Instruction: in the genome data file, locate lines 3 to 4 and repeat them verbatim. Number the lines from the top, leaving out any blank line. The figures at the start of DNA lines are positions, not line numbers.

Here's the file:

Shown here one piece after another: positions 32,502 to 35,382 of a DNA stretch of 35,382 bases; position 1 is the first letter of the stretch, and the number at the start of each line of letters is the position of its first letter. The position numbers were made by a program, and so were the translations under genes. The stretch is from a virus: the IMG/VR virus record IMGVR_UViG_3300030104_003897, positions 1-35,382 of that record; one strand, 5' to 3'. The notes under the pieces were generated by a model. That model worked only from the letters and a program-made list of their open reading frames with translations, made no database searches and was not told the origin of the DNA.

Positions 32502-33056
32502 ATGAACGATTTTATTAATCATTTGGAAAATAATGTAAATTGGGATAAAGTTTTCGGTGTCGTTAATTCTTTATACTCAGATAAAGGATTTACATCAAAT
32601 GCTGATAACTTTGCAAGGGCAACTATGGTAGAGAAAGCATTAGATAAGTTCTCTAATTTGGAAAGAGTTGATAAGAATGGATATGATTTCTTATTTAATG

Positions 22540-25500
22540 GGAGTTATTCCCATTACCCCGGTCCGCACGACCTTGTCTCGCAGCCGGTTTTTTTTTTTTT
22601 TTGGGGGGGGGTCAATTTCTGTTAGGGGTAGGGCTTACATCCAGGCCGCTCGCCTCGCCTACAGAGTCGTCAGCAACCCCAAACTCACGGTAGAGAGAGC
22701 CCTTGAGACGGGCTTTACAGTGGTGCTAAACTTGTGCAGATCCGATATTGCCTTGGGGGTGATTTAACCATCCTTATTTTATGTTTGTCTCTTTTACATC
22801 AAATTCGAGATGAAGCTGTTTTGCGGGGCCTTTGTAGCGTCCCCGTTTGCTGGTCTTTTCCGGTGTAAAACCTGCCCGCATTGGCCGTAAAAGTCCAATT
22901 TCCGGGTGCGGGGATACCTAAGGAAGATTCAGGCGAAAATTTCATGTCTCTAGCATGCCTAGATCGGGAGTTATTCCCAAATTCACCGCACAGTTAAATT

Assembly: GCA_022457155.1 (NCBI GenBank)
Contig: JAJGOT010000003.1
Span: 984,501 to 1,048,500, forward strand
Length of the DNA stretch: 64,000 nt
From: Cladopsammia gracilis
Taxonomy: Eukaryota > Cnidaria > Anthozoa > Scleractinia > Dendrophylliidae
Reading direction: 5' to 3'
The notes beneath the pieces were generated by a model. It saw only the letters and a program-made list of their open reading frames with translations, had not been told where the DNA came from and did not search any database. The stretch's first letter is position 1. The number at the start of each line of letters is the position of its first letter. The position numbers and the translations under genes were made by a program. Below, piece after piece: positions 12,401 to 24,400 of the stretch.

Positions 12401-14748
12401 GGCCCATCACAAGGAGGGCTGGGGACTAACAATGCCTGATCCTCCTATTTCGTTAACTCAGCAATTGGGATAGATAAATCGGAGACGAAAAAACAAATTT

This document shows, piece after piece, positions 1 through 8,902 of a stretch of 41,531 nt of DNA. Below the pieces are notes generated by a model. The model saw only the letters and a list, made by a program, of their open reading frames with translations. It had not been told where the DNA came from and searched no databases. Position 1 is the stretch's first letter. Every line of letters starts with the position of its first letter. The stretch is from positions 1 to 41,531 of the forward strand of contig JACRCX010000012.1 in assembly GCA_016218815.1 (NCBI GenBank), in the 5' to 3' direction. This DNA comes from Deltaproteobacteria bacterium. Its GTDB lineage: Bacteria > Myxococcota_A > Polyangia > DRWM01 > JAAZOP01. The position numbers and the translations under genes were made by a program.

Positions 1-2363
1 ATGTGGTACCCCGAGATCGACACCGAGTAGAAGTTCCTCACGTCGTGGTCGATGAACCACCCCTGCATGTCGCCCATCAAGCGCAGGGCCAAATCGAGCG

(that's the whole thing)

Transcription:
32502 ATGAACGATTTTATTAATCATTTGGAAAATAATGTAAATTGGGATAAAGTTTTCGGTGTCGTTAATTCTTTATACTCAGATAAAGGATTTACATCAAAT
32601 GCTGATAACTTTGCAAGGGCAACTATGGTAGAGAAAGCATTAGATAAGTTCTCTAATTTGGAAAGAGTTGATAAGAATGGATATGATTTCTTATTTAATG